Indeed…yeah, that other being the transfiguration of the universe into gold and platinum..from base metals, so its an alchemical transformation of the universe we are looking at, my lord.

Lee:
Yeah, yeah my lord. (chuckling)

Jonathan:
Do you see what I mean?

Lee:
Yeah.

Jonathan:
Something along those lines.

Lee:
From sort of….

(Jonathan laughs)

Er….Electro-plated nickel-silver to, as you say, platinum. Titanium?

Jonathan:
Well, Platinum is the true King of all metals is it not?

Lee:
Really?

Jonathan:
Well, I believe its more valuable than gold..

Lee:
Or silver……I see. So there’d be two strands really….one strand might be the quelling of suffering.

Jonathan:
Oh that’s a good point yeah, which is the first thing to do… and that’s very similar to the Buddhist path and you could argue the medicinal parts of the west… at least as far as the body is concerned…. certainly suffering isn’t a good thing…and what’s the other strand?

Lee:
That would be the reorganization of the heavenly…

(laughter from Jonathan)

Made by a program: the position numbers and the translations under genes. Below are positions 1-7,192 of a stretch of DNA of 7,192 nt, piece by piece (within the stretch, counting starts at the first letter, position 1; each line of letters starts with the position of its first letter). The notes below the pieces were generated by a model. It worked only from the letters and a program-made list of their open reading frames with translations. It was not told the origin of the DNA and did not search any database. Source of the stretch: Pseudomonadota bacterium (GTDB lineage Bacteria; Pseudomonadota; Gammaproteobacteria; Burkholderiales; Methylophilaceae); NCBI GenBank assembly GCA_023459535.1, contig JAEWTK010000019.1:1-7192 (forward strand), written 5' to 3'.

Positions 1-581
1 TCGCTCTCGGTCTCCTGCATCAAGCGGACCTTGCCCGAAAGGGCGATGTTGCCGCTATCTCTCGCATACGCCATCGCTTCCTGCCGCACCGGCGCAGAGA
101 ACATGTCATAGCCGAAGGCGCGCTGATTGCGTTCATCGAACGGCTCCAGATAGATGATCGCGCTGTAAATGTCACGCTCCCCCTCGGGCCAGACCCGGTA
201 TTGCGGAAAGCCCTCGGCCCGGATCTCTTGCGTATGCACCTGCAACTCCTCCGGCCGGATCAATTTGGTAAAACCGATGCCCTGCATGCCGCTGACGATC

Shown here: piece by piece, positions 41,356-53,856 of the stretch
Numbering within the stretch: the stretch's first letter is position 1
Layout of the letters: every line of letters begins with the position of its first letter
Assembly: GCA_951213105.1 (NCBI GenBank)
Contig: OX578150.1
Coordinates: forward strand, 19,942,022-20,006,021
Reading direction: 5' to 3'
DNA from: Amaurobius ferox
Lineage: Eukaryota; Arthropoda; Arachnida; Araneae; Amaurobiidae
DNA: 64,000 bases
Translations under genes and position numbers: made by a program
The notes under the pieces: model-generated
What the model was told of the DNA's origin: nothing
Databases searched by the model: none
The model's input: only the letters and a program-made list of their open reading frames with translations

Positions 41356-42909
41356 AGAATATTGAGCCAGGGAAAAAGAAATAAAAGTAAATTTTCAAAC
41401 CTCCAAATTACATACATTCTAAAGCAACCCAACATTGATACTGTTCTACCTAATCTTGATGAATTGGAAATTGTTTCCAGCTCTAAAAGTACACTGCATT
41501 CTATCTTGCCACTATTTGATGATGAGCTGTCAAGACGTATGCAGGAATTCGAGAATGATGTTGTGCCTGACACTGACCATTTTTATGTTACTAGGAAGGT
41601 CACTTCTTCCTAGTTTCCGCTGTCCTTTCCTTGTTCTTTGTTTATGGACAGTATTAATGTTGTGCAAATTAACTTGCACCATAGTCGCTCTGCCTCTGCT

Jonathan:
Heavenly….wardrobe, maybe, my lord? Reorganistaion of the what?

Lee:
Well, I’m not sure how we can influence that. You’ll probably argue that we can influence that.

Jonathan:
Er….I don’t know..er…I think we are all slaves of the moon.

Lee:
Yeeah…

Jonathan:
And I’m not the first person to suggest that…Gurdjieff and others. And I think because basically there’s been a fall of human consciousness..and that’s become reflected in an alienation, an internal fragmentation of the human being such that we’re not really harmoniously conjoined with our bodies and our emotions..we’re fragmented within ourselves as individuals and then also as communities we’re alienated from one another..and despite that alienation, or because of that alienation, we hold ourselves together by things like money and trade and law and language..but it’s a kind of strenuous and uncomfortable union which people aren’t really happy about and which does not subsist in love.

Lee:
Yeah…and we’ve discussed before and I for myself believe in the rule of law and democracy..those sort of…

Jonathan:
Yeah, we were talking in the context of this relative world that we live in, sure.

Lee:
In the context of this world…

Jonathan:
Well, I’m still criticizing it from an absolute perspective…

Lee:
Oh yeah..

Jonathan:
I mean I criticize the world we live in from an absolute perspective while affirming from within the relative world that certain systems are better than others. Do you see what I mean? You have to talk about things on the appropriate level.

Lee:
Yeah. But all of these constraints and restrictions indicate a flaw.

Jonathan: